Prickly pears. I had heard of them, never really knew what they were until Mikey insisted on planting cacti in one of the corners of the back yard. It took a couple years but the cacti got beautiful yellow blooms in the spring and then in the fall where the blooms were these pretty purplish pear shaped things appeared. Well duh! THOSE are prickly pears. Sometimes I'm simply not the brightest.
For a few more years I admired the blooms and the subsequent fruit that emerged. This year there were quite a few pears. Guess it's time to use them. But how and for what? My lawn guy, whom I had recently made pear everything for, asked if I had ever made prickly pear jam. Hmm....okay, now I have something to make.
I did some research and most of the recipes call for a long cook time. I wasn't that devoted and wanted to use Sure-gel. I've never had a jelly recipe to fail by using it and I feel secure with the outcome. Finding a recipe for prickly pear jelly using Sure-gel was a bit challenging. Each recipe varied so much. So as usual I took what I knew with the ideas from other recipes and came up with the following.
Let's talk about harvesting these little buggers! I had read to use a tongs and gloves. Okay...... "Honey...will you please go pick the prickly pears for me." Yes, that is how I harvested them. I shamelessly sent my poor husband out to face the demons. I did get brave with my little tongs and pulled a few off. Mikey however took the brunt of the brutal force that cacti deliver if they are disturbed. Yes, anyone can see the spines poking out with warning to not touch them. What you can't see too well are things called glochids. Those things are pure EVIL! Nearly invisible and hiding where you least expect them they will get you no matter how careful you are. I swear the cacti shoot them at you when you get even remotely close to them.
|REALLY close up. For those of us with bad eyes, you can't see these tiny little hairs.|
Now that they are harvested there is still the matter of getting the demon glochids removed to be able to turn these beautiful treasures into jelly. I don't recommend the method I used, which was soaking them in water overnight to soften the glochids that SHOULD rinse off while being gently rolled in a colander. Note the word should.
It appears the best method is fire. Sadly I have an electric stove so I had no easily accessible fire to burn the demon glochids. Having researched I assumed my soaking method would be safe and I could handle the pears. So very wrong. The very first one I picked up attacked me with more glochids than I can count. Yes, wear gloves. I used regular medical gloves and scraped each pear with a knife while running it under water. That worked. Well, mostly. What I'm saying is be careful. Those demons are deceptive.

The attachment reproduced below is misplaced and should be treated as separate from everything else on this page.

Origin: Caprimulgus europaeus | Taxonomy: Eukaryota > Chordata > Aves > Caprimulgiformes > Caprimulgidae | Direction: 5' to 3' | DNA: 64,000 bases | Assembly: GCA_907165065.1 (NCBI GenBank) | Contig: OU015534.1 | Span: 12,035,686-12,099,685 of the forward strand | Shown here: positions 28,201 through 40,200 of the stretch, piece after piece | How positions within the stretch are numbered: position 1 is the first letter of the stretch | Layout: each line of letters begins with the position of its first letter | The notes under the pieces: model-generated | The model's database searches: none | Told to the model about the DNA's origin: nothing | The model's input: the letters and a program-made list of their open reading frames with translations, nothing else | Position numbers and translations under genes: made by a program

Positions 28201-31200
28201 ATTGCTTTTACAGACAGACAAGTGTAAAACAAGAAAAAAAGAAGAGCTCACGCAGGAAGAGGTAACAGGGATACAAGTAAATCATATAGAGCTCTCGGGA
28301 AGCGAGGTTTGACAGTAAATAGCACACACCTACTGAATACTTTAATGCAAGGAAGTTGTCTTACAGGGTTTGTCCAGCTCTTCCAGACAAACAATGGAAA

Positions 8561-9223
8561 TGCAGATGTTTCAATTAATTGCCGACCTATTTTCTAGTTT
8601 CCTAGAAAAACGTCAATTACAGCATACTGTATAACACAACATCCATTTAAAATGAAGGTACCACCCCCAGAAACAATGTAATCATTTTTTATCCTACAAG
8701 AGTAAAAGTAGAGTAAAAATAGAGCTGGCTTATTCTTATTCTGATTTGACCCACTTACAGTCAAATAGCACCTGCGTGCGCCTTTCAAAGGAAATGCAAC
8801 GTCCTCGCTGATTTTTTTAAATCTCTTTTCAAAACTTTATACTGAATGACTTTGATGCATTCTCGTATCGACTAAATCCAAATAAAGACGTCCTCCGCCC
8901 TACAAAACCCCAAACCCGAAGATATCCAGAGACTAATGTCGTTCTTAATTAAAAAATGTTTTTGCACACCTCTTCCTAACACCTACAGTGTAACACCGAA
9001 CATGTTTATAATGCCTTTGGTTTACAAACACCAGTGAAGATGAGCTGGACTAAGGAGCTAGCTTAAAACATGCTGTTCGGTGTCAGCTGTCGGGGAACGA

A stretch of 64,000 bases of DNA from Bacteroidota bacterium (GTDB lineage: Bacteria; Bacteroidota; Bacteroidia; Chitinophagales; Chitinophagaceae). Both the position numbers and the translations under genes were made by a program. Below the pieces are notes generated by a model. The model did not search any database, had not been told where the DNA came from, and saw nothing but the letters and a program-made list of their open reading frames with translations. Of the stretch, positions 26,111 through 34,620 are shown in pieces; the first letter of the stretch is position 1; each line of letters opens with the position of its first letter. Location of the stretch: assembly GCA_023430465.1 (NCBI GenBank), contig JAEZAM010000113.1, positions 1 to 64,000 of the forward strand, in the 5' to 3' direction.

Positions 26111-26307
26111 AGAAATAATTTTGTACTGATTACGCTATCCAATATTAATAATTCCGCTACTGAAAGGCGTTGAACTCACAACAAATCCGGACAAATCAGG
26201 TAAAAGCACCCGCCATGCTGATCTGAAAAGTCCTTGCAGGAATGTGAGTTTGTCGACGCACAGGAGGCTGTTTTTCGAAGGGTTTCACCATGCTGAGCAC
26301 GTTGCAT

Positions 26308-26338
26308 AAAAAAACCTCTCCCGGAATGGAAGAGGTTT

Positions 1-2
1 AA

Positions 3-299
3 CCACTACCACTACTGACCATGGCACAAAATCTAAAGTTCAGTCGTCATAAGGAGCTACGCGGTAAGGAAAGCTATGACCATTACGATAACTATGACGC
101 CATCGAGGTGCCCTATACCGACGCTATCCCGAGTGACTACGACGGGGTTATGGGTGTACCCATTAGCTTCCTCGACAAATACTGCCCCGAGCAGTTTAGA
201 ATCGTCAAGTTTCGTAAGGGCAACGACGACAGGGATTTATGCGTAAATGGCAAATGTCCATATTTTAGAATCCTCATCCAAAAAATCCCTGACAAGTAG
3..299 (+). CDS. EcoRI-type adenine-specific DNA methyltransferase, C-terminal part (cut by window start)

Alright, the glochids are removed. Now what? Good question. I was going to peel and deseed the pears to make jam. Holy purple mess!! Not to mention those seeds are little pebbles that didn't take to kindly to being removed from their cozy home. But look at that color! Isn't it beautiful?
More research suggested a juicer. No peeling, just toss them in and the machine does the work. Yes! That worked and was so much easier. It was also at this point that I went from making jam to making jelly since there would be no flesh remaining. However, after the fact as I was reading more about extracting juice from the prickly pear I read a post about a side by side comparison of using a juicer versus using a food mill. The juicer is likely to grind up seeds, taking away from the sweetness of the flesh of the pear. Too late for mine this time. Next time I will use a food mill and see how the flavor differs.
On to the recipe.
2 1/2 cups prickly pear cactus juice
1/2 cup lemon juice
1/4 teaspoon margarine
5 cups sugar
1 box of Sure-gel powdered pectin
In a large pot add the juices, margarine and pectin. (The margarine is to guard against foam in your jelly.) Bring to a rolling boil for two minutes.
|Wonder if my spoon will ever not be magenta stained?|
Process in hot water bath for 10 minutes.
To learn more about canning check out the National Center for Home Food Preservation.
|Funny little how to for removal of demons.|